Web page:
Everyone starts out wanting a 170 or better. Will you be able to achieve it? In this post we discuss whether you are setting realistic goals for your LSAT score, and take a no-holds-barred look at the potential to improve on this test.

If you are shooting for a top score, the first thing to realize is that the odds are stacked against any given individual. About 2.5% of test takers on a given administration of a test are going to get a 170 score or better, so for every thousand people taking the test, only around 25 people are going to hit that mark. Only around 10 of those will have a 173 or better, and only 2 or 3 will hit a 177 or better. When you visualize it like that, it becomes pretty clear that 170+ scorers are an elite bunch.

Of course, when you start out everyone should be aiming high, but how high? Josh and I vary a little bit on this.

Josh says you might as well aim for the rafters and start out targeting a 170+ LSAT score like he did… that way even if you fall short of your goal, you’ll still have an impressive score.

I say aim for a 166 (a score that can potentially get you into a T14 school) and be pleasantly surprised if it starts to look like you can get past that mark.

When you start out, however, you’ll really have absolutely no idea where you are are going to land score-wise. Your cold diagnostic (a test you take with no preparation to give yourself a baseline) tells you next to nothing about how you will score. Thus picking a target score to start out is just going to be arbitrary. Selecting a realistic target score is something you can do only after you have done a considerable amount of prep.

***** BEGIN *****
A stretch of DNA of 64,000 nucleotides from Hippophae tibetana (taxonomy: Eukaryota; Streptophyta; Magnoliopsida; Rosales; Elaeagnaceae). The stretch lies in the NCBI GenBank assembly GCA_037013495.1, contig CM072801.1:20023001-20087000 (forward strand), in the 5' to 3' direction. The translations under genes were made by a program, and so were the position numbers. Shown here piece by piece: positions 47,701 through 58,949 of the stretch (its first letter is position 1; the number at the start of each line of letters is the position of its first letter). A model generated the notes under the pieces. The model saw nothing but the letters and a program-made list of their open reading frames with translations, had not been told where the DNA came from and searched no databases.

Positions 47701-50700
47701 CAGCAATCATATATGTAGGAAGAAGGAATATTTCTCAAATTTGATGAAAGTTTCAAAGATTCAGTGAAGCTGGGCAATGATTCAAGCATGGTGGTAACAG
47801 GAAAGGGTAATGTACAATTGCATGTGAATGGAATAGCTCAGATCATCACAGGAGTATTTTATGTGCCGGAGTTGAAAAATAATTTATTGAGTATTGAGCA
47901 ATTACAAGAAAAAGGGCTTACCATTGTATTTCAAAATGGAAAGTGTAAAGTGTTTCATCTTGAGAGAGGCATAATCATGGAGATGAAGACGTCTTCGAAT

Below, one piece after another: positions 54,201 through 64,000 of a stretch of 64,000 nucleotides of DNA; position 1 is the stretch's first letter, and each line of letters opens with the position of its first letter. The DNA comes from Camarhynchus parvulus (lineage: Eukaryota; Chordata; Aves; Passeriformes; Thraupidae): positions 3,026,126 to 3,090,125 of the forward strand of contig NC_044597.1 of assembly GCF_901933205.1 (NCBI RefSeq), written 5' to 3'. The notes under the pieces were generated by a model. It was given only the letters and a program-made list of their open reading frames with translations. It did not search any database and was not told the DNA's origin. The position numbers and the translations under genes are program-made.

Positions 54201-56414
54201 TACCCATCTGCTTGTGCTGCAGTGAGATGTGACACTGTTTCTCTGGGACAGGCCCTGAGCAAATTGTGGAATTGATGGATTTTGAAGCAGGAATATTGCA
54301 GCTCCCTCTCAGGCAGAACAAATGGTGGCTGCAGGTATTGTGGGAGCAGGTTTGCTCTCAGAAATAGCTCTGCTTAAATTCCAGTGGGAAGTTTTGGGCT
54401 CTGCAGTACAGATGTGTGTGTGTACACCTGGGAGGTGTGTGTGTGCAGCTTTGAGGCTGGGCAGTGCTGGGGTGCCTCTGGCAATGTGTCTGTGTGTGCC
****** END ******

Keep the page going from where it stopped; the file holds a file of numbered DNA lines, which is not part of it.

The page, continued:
Picking A Target LSAT Score

In order to have some idea where you can expect to land on test day, you have to first learn how the LSAT works and how to approach each question type. You can accomplished this with LSAT prep books or a quality LSAT prep course. (We have the most in-depth course on the market, and because it is brand new, it is also currently the cheapest).

Once you are done with learning techniques and strategy, it’s time to start practicing under timed conditions. Many diligent students see rapid improvement throughout the learning phase and into the first few weeks of timed prep. It is then that typically you hit what people refer to as the “plateau”, where progress becomes much slower.

What is the Best Analog Watch for the LSAT? Click Here to Find Out

View Post

It is at this plateau that you finally get a realistic idea of where you can expect to score. Say you are plateauing around 166 after about month of timed prep. From that plateau, some people won’t improve, a lot will improve two to five points or so, and a smaller cohort will see improvement of more than five points. Thus when you have plateaued around 166, you can probably set a realistic target in the high 160s/low 170s, and if you are daring to dream you might get to mid or even high 170s.

So to give you a dose of realism here: if you have done significant prep and timed practice and still find yourself in the 150s, a 170s score is very unlikely to happen down the road. That isn’t that it is not possible, but the chances are small. If, on the other hand, you want to improve five points from your initial plateau, grit, determination, and using the right study resources will give you an excellent shot at getting there.